Photog Tips: Boudoir Photography small spaces and narrow areas

Boudoir Photog Tips: Boudoir Photography small spaces and narrow areas

Here at Boudoir CLT, we didn't always a standard studio that we were in. We were often traveling around NC (North Carolina) and shooting in boutique hotels that contained that sensual and sultry aesthetic we were looking for to match our vision of our clients during their session. Unfortunately most of the time these opportune spots consisted of small spaces which were narrow and difficult to get the proper angle for the perfect capture. As a boudoir photographer this was more complex than you'd expect, forcing our education around photography within a narrow space. Naturally, there are the fundamental things the photographer should always look for when in a tight space. Here are a couple of quick tips before we dive into the main content of this section:

  • Leverage a wide angle lens to accommodate your shots - We generally select between 35 and 85MM lenses during our session.

  • Don't be afraid to raise the exposure through ISO settings.

  • So many people are wary of leveraging the ISO increase, which is unnecessary with the latest camera technologies.

  • Immediately find the light source in the room / studio / areas that will be most capable of creating beautiful images

Here are a few things that we found to be incredibly important to ensure that yourself and your clients have the beautiful experience during your sessions when shooting in smaller spaces:

Be an "active" Photographer! Find the small areas and proper angle of view

Boudoir Photography | Composing angle above the subject - submission and innocence

We often get stuck trying to gain the perfect shot but don't realize that we can simply move 3 steps in any direction and entirely change the look and feel of the photo. It's amazing what taking a couple of steps can do by finding a different angle.

  • Composing your image above the client presents a more innocent and submissive feel and emotion to the photo itself

  • Composing your shot below the client does the exact opposite! It creates a more dominant and empowering emotion to your photography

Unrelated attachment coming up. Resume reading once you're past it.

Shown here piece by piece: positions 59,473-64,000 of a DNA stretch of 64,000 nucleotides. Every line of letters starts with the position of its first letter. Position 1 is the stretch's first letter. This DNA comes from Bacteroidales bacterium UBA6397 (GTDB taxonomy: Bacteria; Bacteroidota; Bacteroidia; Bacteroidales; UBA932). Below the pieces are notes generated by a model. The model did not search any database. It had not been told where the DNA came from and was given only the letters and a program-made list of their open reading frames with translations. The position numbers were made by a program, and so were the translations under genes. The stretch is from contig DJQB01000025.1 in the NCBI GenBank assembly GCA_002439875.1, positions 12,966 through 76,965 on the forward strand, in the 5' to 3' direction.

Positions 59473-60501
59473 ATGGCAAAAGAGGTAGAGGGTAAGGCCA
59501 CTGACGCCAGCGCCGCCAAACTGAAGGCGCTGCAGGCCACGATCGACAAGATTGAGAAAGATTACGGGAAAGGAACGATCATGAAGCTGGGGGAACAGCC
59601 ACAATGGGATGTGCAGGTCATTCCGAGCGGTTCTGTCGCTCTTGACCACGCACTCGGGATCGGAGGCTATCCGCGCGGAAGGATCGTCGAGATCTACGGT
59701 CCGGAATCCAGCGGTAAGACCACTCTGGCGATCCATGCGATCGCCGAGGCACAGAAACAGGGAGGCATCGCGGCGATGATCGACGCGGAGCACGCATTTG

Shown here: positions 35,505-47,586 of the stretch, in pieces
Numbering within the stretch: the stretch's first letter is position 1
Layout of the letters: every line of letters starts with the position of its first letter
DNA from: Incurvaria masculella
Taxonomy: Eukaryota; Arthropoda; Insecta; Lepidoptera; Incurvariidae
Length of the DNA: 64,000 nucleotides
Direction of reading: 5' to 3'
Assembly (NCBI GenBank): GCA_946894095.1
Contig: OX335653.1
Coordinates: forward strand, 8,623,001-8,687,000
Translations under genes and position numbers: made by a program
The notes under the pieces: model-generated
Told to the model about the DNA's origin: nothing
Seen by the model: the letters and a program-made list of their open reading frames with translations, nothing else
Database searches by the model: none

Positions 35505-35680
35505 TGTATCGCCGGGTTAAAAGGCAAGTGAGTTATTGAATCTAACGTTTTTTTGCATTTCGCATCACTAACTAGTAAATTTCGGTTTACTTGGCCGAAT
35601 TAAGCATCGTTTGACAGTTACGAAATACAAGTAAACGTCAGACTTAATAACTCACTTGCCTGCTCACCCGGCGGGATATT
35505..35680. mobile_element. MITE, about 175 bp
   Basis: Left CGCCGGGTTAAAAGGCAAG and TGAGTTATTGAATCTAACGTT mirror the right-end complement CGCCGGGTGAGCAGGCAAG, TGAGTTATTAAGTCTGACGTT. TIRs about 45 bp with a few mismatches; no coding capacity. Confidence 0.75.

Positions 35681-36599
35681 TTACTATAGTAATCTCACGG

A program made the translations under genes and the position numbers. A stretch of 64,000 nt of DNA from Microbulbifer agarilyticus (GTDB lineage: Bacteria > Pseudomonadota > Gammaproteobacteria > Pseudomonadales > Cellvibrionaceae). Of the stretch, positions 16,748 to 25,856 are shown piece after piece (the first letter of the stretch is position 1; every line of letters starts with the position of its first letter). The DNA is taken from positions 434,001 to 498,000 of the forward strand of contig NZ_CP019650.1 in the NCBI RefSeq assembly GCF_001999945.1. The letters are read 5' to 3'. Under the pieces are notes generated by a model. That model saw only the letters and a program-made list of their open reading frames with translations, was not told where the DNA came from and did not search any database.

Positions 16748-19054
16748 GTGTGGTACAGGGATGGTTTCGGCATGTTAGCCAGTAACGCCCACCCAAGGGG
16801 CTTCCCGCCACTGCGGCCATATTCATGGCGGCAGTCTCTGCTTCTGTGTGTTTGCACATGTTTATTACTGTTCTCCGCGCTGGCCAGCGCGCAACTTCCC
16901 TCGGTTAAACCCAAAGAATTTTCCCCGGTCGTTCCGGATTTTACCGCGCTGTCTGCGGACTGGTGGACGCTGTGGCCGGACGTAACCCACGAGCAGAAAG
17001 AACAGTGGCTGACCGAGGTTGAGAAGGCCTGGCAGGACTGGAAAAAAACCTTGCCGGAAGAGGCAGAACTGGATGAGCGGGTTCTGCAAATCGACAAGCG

• Be creative with it, you'll surprise yourself - rotate your camera onto a tilt! These create alluring and inquisitive shots that really exude emotion in your session!

Boudoir Photography | Composition below subject | Small Spaces

Details, Details, Details

Boudoir Photography Composition | Small Spaces Detail Composition

When shooting in areas such as a hotel room, AirBNB rental, or the like leveraging details of your clients will increase the options for you and your client to build upon while bringing your collective vision to life. Many photographers overlook the accentuating beauty that comes with the natural curves of the body as the primary subject in the composition, it doesn't always have to be a portrait style shoot... actually We'd recommend against that because it's just like everyone else!

Here are some quick tips for detail photographs:

  • Focus your composition on areas of the client that are most desirable for them, don't be afraid to cut out everything that is not specific to this area.

  • Use a shallow depth of field on your lens drawing the viewers eye directly to the subject of your image (such as a specific area of the body or lingerie)

Bokeh - It changes the game

Boudoir Bokeh Image | Small Spaces technique

(This image was taken shooting through an old clock that had iron artistry around it)

Another way to increase variety in your sessions is by leveraging the concept of Bokeh within your boudoir photography session. It's amazing how easily this is accomplished with that's that are more than likely already laying around in the studio or location you've selected to host your session in. This will add a significant amount of depth to your images even if the room itself is quite small.

You can literally use anything that creates a blur or bokeh effect in the final image, it does NOT have to be something expensive or professional you purchase specifically to create bokeh. We've used numerous things around the settings we've been in:

  • Plants

  • Alarm Clock

  • Bed Sheets

  • Coffee and/or Candy wrappers

  • Candles

  • Coffee Pot (whattt?! Yes, seriously it works)

That's it for now! We hope you've enjoyed this quick overview of boudoir photography techniques and how to increase your shot count during your upcoming boudoir sessions! Please comment below and let us know if this was helpful, also don't forget to subscribe if you want to continue receiving updates as we deliver more information to help out fellow photographers on their boudoir journey!

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